Artificial intelligence and reliance on data

The Commissioner is known to be a big supporter of improved technology to increase tax efficiency. The fact that SARS introduced auto-assessments for this past tax year is indicative that SARS is addressing the digital demands of collecting tax from individual taxpayers. SARS now needs to show a similar determination to introduce the tools that will curtail the rampant transfer pricing abuses that affect tax administrations throughout the African continent.

SARS graph indicating tax revenue by category

Over the last few years, only corporate income tax reduced markedly, while revenue for every other form of tax increased over the same period. Are we to imagine that company profits are on a sustainable decline whilst shareholder wealth has increased exponentially over the same period?

The decision by SARS to re-establish its Large Business Centre (LBC) will go a long way to ease the administrative and compliance burden of corporate taxpayers and multi-nationals. It should enhance tax collections of a component of the tax base where they have fallen sharply since the centre was dismantled in 2015 following major restructuring under Commissioner Tom Moyane.

Hopefully, the new LBC will encourage compliance, ensure responsible enforcement and offer specialised and sector-specific expertise to large businesses. Sector-specific expertise needs to be developed in the most crucial sectors in the economy, including financial services, e-commerce, mining and agriculture. Expertise in highly complex tax legislation, notably international taxation, including transfer pricing, needs to be nurtured to ensure that revenue is taxed where it is generated. This will arm SARS with greater administrative knowledge, better risk-profiling in terms of audits, and better audit and dispute outcomes; ultimately, cajoling corporate taxpayers to greater levels of voluntary compliance.

We saw, towards the end of 2020, the SARS Commissioner was appointed as the Vice Chair for ATAF. This is a significant signal to the international community that SARS is back to reclaim its rightful place as a leader in tax administration on the African continent. It is essential that SARS rekindles its multilateral relationships in the sphere of international tax, especially so in Africa that could potentially become a massive unitary trading block.

In March 2020, we saw the change in tax law that dealt with the treatment of foreign income. Before the change, South African tax residents who earned foreign income had their income fully exempted by SARS if they were outside the country for more than 183 days. The law has now been amended. South African tax residents who earn foreign income will have the first R1.25 million of that income exempt from tax but will have to pay tax on the income in excess of the first R1.25 million. This simple change in the legislation is akin to the introduction of a whole new tax revenue stream. Hitherto, those who earned foreign income were deemed outside of the tax net. Though the change in the law was touted long before the new Commissioner joined SARS, the Commissioner?s belief in technological advancement for an increasingly efficient SARS should go a long way to ensure that this new revenue stream is adequately tapped.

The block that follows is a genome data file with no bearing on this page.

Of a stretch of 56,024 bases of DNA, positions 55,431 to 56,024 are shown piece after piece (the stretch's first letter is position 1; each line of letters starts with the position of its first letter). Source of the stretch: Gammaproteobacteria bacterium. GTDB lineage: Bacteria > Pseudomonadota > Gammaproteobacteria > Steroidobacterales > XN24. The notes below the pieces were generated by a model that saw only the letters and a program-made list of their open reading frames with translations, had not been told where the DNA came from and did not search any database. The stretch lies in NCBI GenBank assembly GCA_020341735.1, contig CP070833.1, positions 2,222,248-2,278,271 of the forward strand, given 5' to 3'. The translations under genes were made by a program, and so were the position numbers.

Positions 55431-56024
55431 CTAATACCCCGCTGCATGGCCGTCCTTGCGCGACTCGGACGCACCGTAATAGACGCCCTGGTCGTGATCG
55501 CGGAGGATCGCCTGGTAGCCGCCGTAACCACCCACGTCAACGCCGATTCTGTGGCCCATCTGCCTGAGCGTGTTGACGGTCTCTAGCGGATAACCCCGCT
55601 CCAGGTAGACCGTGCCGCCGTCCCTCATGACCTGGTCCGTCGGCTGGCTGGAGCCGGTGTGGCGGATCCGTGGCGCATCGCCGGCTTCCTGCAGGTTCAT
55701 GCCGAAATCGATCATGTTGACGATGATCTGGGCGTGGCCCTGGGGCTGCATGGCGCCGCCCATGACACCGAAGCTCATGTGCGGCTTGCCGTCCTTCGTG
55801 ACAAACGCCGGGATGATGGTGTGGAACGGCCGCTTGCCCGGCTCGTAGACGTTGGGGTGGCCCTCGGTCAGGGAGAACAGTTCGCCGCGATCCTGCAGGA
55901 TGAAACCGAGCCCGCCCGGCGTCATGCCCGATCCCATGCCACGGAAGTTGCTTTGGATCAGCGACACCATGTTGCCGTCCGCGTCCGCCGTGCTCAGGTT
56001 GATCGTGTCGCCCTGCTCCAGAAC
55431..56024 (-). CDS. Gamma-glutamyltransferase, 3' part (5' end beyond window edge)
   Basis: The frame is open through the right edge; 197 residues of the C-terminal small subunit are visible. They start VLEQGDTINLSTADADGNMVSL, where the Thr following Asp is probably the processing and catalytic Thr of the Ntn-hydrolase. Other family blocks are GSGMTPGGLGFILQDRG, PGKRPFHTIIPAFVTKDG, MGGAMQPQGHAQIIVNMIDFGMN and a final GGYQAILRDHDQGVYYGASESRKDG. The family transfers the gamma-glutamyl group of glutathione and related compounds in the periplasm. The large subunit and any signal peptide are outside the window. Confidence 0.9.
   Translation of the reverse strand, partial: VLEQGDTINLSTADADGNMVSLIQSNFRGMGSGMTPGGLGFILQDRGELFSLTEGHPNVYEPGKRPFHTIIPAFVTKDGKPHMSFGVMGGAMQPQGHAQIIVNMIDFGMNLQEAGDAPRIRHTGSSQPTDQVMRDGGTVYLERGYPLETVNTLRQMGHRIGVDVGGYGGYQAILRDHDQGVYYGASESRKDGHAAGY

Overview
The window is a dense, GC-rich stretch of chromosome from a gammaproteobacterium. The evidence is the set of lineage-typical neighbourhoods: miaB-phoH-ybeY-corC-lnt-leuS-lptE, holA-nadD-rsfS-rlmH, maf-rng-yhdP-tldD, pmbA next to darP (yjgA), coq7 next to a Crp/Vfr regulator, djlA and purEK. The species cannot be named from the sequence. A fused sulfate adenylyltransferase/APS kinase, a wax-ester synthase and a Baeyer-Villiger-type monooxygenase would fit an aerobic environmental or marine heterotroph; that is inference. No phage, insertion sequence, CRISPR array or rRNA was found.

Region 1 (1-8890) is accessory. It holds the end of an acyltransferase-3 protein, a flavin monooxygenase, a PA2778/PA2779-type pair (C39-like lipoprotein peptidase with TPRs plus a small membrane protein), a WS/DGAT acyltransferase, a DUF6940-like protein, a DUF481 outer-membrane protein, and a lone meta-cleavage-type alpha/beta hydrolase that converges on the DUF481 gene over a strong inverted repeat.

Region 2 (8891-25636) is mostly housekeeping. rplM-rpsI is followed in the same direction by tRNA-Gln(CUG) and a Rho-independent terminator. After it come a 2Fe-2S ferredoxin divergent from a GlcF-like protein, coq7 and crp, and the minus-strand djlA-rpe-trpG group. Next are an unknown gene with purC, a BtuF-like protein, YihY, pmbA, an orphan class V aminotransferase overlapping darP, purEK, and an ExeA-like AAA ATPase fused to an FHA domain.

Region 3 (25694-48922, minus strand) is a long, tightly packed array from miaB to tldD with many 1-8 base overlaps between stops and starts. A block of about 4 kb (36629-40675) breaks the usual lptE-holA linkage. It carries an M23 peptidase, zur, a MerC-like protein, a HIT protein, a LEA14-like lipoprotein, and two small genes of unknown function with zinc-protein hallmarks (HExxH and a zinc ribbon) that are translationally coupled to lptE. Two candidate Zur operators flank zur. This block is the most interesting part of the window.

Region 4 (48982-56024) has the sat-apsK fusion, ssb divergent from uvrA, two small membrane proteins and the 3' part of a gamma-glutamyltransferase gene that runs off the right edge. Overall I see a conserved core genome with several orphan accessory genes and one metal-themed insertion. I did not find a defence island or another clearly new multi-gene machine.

We believe the money is out there. It might require some policy tweaks, but more importantly, it requires inspirational leadership. As 2020 came to a conclusion Elon Musk, the South African-born CEO of Tesla, sent out a memo to his staff imploring them to keep up the levels of production over the festive season to ensure that their clients who are waiting to take delivery of their vehicles are not disappointed. He later sent a second memo, imploring those same individuals to collectively put their heads together to come up with ways of how the company can be more cost efficient. This, let me remind you, is from the world?s second richest man, addressing the employees of one of the world?s most valuable companies, imploring them to improve productivity and reduce costs!

SARS says its vision is to ?build a smart, modern agency with unquestionable integrity that is trusted and admired?. We now look to 2021 to see how SARS regains our trust as an admirable tax administration; whether SARS will succeed in getting tax compliance, voluntary or otherwise.

We believe that in the foreseeable future the institution will be restored to its former glory, as can be seen by the green shoots which appeared in an otherwise dark 2020. Still, it needs the fullest cooperation from tax professionals and industry bodies who advise on tax strategies.

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This article first appeared on Jan/Feb 2021 edition of Taxtalk